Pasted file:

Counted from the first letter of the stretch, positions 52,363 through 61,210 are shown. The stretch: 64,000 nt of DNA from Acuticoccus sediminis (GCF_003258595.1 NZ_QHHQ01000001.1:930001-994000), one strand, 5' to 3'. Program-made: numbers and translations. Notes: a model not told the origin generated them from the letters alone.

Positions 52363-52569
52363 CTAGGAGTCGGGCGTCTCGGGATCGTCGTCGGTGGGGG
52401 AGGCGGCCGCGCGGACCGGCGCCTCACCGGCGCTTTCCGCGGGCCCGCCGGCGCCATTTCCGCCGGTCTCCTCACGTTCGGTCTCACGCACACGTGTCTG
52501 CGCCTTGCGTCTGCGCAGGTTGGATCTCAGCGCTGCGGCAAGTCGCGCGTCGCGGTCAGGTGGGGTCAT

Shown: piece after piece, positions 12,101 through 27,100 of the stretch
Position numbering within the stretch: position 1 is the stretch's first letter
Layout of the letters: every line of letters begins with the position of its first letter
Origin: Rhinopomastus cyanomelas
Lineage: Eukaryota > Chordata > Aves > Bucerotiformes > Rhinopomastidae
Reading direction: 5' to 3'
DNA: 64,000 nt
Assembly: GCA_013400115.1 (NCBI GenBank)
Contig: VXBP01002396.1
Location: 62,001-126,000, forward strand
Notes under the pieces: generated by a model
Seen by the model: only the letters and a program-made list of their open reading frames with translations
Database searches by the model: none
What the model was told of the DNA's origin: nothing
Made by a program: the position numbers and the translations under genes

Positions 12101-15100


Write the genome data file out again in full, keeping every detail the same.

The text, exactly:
Counted from the first letter of the stretch, positions 52,363 through 61,210 are shown. The stretch: 64,000 nt of DNA from Acuticoccus sediminis (GCF_003258595.1 NZ_QHHQ01000001.1:930001-994000), one strand, 5' to 3'. Program-made: numbers and translations. Notes: a model not told the origin generated them from the letters alone.

Positions 52363-52569
52363 CTAGGAGTCGGGCGTCTCGGGATCGTCGTCGGTGGGGG
52401 AGGCGGCCGCGCGGACCGGCGCCTCACCGGCGCTTTCCGCGGGCCCGCCGGCGCCATTTCCGCCGGTCTCCTCACGTTCGGTCTCACGCACACGTGTCTG
52501 CGCCTTGCGTCTGCGCAGGTTGGATCTCAGCGCTGCGGCAAGTCGCGCGTCGCGGTCAGGTGGGGTCAT

Shown: piece after piece, positions 12,101 through 27,100 of the stretch
Position numbering within the stretch: position 1 is the stretch's first letter
Layout of the letters: every line of letters begins with the position of its first letter
Origin: Rhinopomastus cyanomelas
Lineage: Eukaryota > Chordata > Aves > Bucerotiformes > Rhinopomastidae
Reading direction: 5' to 3'
DNA: 64,000 nt
Assembly: GCA_013400115.1 (NCBI GenBank)
Contig: VXBP01002396.1
Location: 62,001-126,000, forward strand
Notes under the pieces: generated by a model
Seen by the model: only the letters and a program-made list of their open reading frames with translations
Database searches by the model: none
What the model was told of the DNA's origin: nothing
Made by a program: the position numbers and the translations under genes

Positions 12101-15100